There has been a lot of bad news lately, and the resulting fear is very real. DeFi looks dead, altcoins have completed their lifecycle back to $0 (I think this is a joke), and the price of bitcoin (BTC) has fallen below what even the smartest brains in the room expected.
The unifying theme of the last bull market seems to have been greed. Everyone has become too arrogant and too greedy, and it shows in the amount of debt and leverage that is spinning up as 3AC, Celsius, BlockFi and Voyager grapple with the real threat of bankruptcy.
It seems that bitcoin miners and bitcoin mining companies were also not immune to feeling overly enthusiastic and believing that “only growth” was a fact, until the price of bitcoin reached the long-awaited $100,000 target that most analysts held.
Historically, bitcoin miners have been an elusive species who are quiet and unwilling to spill sauce on the public, but Cryptooshala has had some success in securing a moment with HashWorks CEO and founder Todd Esse to discuss the current state of the mining industry and its forecasts. where the market may move over the next year.
Cryptooshala: Bitcoin is trading below the selling price and also below the production cost of miners. The price is also below the previous all-time high and the hashrate is falling. Generally, analysts on the net identify these numbers reaching extremely low values as a buying opportunity for a generation, thought?
Todd is: I do believe that current prices represent an investment opportunity as current prices probably do not reflect lucrative production margins as the industry is currently structured. However, prices may continue to be under pressure in our view as the mining industry and associated leverage are reset or reconfigured.
CT: What is the current state of the BTC mining industry? We have heard that leveraged miners go bust, sub-optimal, inefficient miners are shut down, hardware can be seized or liquidated in a sale. The share price of listed mining companies and cash flow are also looking pretty bad right now. What is going on behind the scenes and how do you think it will affect the industry in the next six months to a year?
TE: In our opinion, mining still offers an attractive investment return for those who are selective in their approach and have long-term goals. Most of the currently installed mining capacity is under 85 TH/s ASICs and energy contracts, which are not managed the way a traditional large-scale energy consumer would be.
We’ve seen this movie before, right? Easy money + bad discipline = unbalanced risks. We could easily see here a protracted period when the mining industry consolidates and allows various investment capitals to enter the market.
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CT: Why is now a good or bad time to start mining? Are there any specific network metrics or profitability metrics that you pay attention to, or is it just your gut feeling?
TE: As a rule, periods of distress and shifts in the accepted paradigm give advantages to new participants. Our only goal is to take advantage of these new opportunities.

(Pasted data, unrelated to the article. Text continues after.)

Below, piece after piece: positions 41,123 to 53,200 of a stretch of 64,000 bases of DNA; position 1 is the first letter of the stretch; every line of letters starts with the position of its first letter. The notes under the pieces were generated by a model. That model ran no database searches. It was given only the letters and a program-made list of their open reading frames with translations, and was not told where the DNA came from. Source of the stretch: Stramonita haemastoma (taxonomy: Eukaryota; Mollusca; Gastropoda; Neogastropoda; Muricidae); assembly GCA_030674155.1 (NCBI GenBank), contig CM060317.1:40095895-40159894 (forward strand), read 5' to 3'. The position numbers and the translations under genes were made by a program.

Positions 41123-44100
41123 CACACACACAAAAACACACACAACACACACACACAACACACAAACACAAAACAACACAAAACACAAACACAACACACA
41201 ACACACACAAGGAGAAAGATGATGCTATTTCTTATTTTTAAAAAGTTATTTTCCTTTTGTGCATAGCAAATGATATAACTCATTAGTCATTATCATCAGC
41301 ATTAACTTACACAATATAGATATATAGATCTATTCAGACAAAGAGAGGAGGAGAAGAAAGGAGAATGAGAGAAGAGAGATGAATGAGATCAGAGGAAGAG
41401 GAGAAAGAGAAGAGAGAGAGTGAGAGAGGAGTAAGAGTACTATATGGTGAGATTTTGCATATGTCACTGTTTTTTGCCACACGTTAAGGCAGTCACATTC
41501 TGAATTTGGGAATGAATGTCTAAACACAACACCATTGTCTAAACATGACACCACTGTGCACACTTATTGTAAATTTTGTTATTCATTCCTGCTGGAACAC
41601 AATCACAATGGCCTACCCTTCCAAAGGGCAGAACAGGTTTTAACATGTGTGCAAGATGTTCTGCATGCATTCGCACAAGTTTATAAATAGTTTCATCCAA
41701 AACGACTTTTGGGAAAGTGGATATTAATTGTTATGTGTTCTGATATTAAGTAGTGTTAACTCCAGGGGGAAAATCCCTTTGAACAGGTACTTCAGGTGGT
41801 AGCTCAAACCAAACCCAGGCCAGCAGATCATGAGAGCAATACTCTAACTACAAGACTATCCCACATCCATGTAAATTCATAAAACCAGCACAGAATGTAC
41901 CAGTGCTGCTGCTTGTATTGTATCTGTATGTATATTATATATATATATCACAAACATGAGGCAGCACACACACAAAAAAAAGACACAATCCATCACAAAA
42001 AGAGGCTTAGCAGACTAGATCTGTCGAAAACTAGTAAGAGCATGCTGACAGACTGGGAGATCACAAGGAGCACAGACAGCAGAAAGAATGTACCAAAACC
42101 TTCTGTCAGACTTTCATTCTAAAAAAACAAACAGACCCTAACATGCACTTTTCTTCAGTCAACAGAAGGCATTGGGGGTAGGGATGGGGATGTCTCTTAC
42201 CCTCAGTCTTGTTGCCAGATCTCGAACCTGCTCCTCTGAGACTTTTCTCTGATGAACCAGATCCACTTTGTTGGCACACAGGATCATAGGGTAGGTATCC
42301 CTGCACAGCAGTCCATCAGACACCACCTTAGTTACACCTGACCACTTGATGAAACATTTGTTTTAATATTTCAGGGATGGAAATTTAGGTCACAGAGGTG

CT: If I have $1 million in cash, isn’t it time to set up an operation and start mining? What about $300,000, $100,000, $10,000? Why, in the $40,000 to $10,000 seed fund range, is now not the right time to set up a home or industrial mining farm?
TE: If you have $1 million in cash, this might be the right time to randomly pick up some BTC. Fully loaded production prices for major miners are not far from these levels, and I believe that it will be difficult to maintain these levels until ASIC prices drop even more. I think the time for home mining has largely passed as a result of the new dynamics in the energy industry.
I would advise those looking for income to look for mining opportunities with companies like Compass Mining or other “cloud” miners whose hardware and energy contracts could make an attractive investment as this dynamic shifts.
We believe that as a result of current and expected market disruptions, as well as increased acceptance of immersion solutions, there will continue to be attractive opportunities for scale-up mining operations.
CT: Will the price of bitcoin drop below its previous all-time high for the first time have any significant impact on the fundamentals of the asset and the industry going forward?
TE: In our opinion, no. Historical comparisons are hard to rely on when dealing with a new commodity and a transformative technical asset like BTC. Miners mine BTC with a given set of inputs (computing power, access to capital and energy), and the output price does not reflect the cost of production at all.
Large-scale mining of BTC is fundamentally not much different from mining oil and gas or other commodities. Improvements in drilling technology have changed North America’s position in the global energy markets.
When oil and gas prices plummeted in the early stages of the pandemic, no one questioned whether we needed to drive more cars or heat our homes. Mining supports the blockchain, and proof-of-work computing will prove that our network can transition to renewable energy in the future.
We strive to be innovative and constructive contributors to this industry as it continues to evolve.
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Credit : cointelegraph.com